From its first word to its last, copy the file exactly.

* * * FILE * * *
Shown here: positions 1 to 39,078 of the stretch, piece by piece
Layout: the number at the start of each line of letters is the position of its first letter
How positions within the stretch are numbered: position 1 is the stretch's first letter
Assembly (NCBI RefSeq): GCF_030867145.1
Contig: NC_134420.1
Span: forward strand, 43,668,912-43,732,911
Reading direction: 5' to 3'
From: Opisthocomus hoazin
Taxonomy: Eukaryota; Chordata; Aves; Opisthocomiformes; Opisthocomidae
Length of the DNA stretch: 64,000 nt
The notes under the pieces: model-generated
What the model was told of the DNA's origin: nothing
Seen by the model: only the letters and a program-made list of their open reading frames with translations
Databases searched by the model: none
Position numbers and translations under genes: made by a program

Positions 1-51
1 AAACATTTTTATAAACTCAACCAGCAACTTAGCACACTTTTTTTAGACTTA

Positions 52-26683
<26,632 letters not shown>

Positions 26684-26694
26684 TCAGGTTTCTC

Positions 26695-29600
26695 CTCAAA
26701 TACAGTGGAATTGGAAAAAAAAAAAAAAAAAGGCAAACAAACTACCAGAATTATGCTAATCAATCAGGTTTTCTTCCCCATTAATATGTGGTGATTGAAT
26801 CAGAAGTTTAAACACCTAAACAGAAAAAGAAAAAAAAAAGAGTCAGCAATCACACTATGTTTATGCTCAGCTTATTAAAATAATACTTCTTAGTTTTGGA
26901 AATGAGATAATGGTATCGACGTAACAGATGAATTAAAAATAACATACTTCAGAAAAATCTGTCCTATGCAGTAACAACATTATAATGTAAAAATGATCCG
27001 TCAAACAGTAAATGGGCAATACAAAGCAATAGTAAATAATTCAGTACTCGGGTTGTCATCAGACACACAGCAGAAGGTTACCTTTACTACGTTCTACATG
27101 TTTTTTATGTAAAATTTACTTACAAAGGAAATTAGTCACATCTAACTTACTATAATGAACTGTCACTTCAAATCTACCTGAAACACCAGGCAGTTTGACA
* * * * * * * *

Shown here: positions 1 to 39,078 of the stretch, piece by piece
Layout: the number at the start of each line of letters is the position of its first letter
How positions within the stretch are numbered: position 1 is the stretch's first letter
Assembly (NCBI RefSeq): GCF_030867145.1
Contig: NC_134420.1
Span: forward strand, 43,668,912-43,732,911
Reading direction: 5' to 3'
From: Opisthocomus hoazin
Taxonomy: Eukaryota; Chordata; Aves; Opisthocomiformes; Opisthocomidae
Length of the DNA stretch: 64,000 nt
The notes under the pieces: model-generated
What the model was told of the DNA's origin: nothing
Seen by the model: only the letters and a program-made list of their open reading frames with translations
Databases searched by the model: none
Position numbers and translations under genes: made by a program

Positions 1-51
1 AAACATTTTTATAAACTCAACCAGCAACTTAGCACACTTTTTTTAGACTTA

Positions 52-26683
<26,632 letters not shown>

Positions 26684-26694
26684 TCAGGTTTCTC

Positions 26695-29600
26695 CTCAAA
26701 TACAGTGGAATTGGAAAAAAAAAAAAAAAAAGGCAAACAAACTACCAGAATTATGCTAATCAATCAGGTTTTCTTCCCCATTAATATGTGGTGATTGAAT
26801 CAGAAGTTTAAACACCTAAACAGAAAAAGAAAAAAAAAAGAGTCAGCAATCACACTATGTTTATGCTCAGCTTATTAAAATAATACTTCTTAGTTTTGGA
26901 AATGAGATAATGGTATCGACGTAACAGATGAATTAAAAATAACATACTTCAGAAAAATCTGTCCTATGCAGTAACAACATTATAATGTAAAAATGATCCG
27001 TCAAACAGTAAATGGGCAATACAAAGCAATAGTAAATAATTCAGTACTCGGGTTGTCATCAGACACACAGCAGAAGGTTACCTTTACTACGTTCTACATG
27101 TTTTTTATGTAAAATTTACTTACAAAGGAAATTAGTCACATCTAACTTACTATAATGAACTGTCACTTCAAATCTACCTGAAACACCAGGCAGTTTGACA